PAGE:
The counter-revolution will be televised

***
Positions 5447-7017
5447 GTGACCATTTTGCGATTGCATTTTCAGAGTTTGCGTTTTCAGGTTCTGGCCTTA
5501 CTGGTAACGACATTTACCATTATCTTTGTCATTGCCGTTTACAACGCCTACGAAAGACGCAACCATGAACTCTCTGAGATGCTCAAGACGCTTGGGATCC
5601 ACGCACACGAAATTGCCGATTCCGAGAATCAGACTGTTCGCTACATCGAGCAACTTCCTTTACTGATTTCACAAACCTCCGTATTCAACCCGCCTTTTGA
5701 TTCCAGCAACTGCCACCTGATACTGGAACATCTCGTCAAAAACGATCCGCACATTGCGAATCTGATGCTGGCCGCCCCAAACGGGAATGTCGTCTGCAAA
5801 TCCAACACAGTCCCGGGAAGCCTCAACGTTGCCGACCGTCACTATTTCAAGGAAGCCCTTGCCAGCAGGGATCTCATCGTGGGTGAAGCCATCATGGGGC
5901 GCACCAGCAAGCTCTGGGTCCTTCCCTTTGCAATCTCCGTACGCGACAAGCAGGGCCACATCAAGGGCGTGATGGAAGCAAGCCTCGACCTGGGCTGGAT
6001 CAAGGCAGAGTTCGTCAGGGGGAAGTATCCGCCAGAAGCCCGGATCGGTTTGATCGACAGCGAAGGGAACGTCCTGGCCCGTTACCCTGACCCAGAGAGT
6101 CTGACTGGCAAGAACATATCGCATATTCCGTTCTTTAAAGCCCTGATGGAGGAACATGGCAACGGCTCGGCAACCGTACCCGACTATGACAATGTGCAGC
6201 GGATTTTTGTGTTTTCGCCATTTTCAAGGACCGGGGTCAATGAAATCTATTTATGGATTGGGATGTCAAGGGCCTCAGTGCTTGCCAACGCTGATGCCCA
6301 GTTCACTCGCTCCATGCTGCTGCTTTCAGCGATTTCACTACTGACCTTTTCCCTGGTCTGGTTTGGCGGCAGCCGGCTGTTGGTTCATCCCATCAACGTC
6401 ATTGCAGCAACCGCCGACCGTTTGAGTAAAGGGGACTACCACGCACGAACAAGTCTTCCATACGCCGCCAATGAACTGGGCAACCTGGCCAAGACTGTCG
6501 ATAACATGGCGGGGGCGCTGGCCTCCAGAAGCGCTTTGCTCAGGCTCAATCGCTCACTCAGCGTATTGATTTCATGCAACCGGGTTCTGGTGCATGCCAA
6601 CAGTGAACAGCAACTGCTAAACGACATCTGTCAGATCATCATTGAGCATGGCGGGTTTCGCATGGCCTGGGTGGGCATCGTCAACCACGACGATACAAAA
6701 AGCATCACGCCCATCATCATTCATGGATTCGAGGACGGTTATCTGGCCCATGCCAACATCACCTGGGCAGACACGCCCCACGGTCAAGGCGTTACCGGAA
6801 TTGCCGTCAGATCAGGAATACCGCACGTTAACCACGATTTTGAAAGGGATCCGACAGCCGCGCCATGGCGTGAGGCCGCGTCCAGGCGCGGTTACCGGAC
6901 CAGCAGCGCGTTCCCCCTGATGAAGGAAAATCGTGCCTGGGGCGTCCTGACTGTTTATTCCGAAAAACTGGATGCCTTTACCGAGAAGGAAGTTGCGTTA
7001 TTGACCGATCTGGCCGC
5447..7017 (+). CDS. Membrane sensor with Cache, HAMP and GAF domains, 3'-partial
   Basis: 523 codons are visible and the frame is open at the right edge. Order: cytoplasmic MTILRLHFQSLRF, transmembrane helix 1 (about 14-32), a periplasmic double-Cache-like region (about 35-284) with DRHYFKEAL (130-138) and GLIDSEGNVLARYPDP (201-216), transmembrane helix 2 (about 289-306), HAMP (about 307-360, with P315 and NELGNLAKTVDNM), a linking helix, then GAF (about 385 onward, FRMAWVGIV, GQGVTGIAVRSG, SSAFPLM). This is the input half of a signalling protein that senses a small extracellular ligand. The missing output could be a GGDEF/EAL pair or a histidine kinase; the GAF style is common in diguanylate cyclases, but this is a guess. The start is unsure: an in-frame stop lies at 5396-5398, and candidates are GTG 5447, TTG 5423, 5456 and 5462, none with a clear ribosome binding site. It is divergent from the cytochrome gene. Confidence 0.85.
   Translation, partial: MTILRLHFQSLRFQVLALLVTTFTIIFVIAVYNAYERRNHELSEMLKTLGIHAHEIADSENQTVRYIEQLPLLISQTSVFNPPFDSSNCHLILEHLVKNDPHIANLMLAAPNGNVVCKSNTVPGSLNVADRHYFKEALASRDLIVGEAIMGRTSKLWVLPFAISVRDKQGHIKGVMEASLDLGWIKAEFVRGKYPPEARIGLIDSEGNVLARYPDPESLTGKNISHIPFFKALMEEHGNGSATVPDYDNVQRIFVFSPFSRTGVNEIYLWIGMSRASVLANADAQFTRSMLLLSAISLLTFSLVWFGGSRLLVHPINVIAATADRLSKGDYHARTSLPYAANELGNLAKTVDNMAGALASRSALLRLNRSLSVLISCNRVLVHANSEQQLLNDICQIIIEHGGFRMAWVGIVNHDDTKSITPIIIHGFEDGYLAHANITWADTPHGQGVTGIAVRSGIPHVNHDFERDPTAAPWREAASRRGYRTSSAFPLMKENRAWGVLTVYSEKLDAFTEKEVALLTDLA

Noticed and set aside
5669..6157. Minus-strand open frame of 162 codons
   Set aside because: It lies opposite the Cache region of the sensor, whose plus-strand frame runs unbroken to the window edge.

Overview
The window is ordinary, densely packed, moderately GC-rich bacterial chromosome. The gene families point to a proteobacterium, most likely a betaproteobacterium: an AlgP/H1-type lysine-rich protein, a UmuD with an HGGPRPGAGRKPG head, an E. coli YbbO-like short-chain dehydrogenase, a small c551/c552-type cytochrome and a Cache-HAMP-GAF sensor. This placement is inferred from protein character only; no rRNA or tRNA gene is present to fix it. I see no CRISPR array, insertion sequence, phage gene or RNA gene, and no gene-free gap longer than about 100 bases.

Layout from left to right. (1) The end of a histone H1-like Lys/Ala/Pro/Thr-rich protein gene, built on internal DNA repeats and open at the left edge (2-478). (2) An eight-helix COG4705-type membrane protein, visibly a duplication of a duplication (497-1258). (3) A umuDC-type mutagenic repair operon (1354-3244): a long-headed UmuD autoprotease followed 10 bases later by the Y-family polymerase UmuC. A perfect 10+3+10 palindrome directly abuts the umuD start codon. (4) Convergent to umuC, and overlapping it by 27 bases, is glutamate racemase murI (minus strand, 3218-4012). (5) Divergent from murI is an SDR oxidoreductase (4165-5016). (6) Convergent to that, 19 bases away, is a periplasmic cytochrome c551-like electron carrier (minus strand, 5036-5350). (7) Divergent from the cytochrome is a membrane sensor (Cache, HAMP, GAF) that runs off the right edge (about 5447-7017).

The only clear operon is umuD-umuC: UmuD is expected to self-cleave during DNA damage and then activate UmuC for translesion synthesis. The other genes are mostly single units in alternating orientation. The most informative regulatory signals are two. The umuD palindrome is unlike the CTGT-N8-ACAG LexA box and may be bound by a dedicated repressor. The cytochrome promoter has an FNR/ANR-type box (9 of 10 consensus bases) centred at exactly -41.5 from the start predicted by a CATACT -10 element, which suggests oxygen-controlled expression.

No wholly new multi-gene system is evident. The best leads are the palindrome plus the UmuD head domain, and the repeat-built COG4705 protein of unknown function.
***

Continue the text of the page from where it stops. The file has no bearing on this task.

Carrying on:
Yet, in applying an old totalitarian approach of equating regimes in a new form – scapegoating Soviets as a pretext for criticizing the present – Chernobyl is not alone. It is precisely this that re-connects it with contemporary cinema. Namely, a trend of anti-socialist movies appears across the board, to those who are willing to search: „Trotsky“, „The Death of Stalin“, „Comrade Detective“ and „Chernobyl“, all share an inherent trait that has to do with how communism is portrayed today. And the way communism is portrayed today – the purposes of its preventive countering through aesthetics – was actually enabled by its historical defeat: the keyword here is the „anno mirabilis“ of 1989. While American television has surely produced anti-communist films in the past, it is interesting to observe that Hollywood switched from parodying Soviet propaganda (for example, in Rocky IV, or in the Red Dawn), to imposing an interpretation of communism from the vantage point of its victors. Namely, as the Romanian film-critic Lucian Tion put it: „not only hasn’t Hollywood changed its approach toward the former Red Other, but, because of a different type of excess—this time resulting from its own ideological victory over Communism—the West practically increased rather than relented its condemnation, veering from a subtle form of polysemic satire, I argue, such as that used in the Western films of the 50s and 60s, to the imposed reading of a monosemic interpretation of the East’s past“. That same trait is what we find in Chernobyl, and the above-mentioned cinema production. In a nuttshel, one can trace a shift from parodying Soviet propaganda to a monopoly over the interpretation of communism after its defeat to Mazin’s Chernobyl – a preventive counter-revolution in cinema.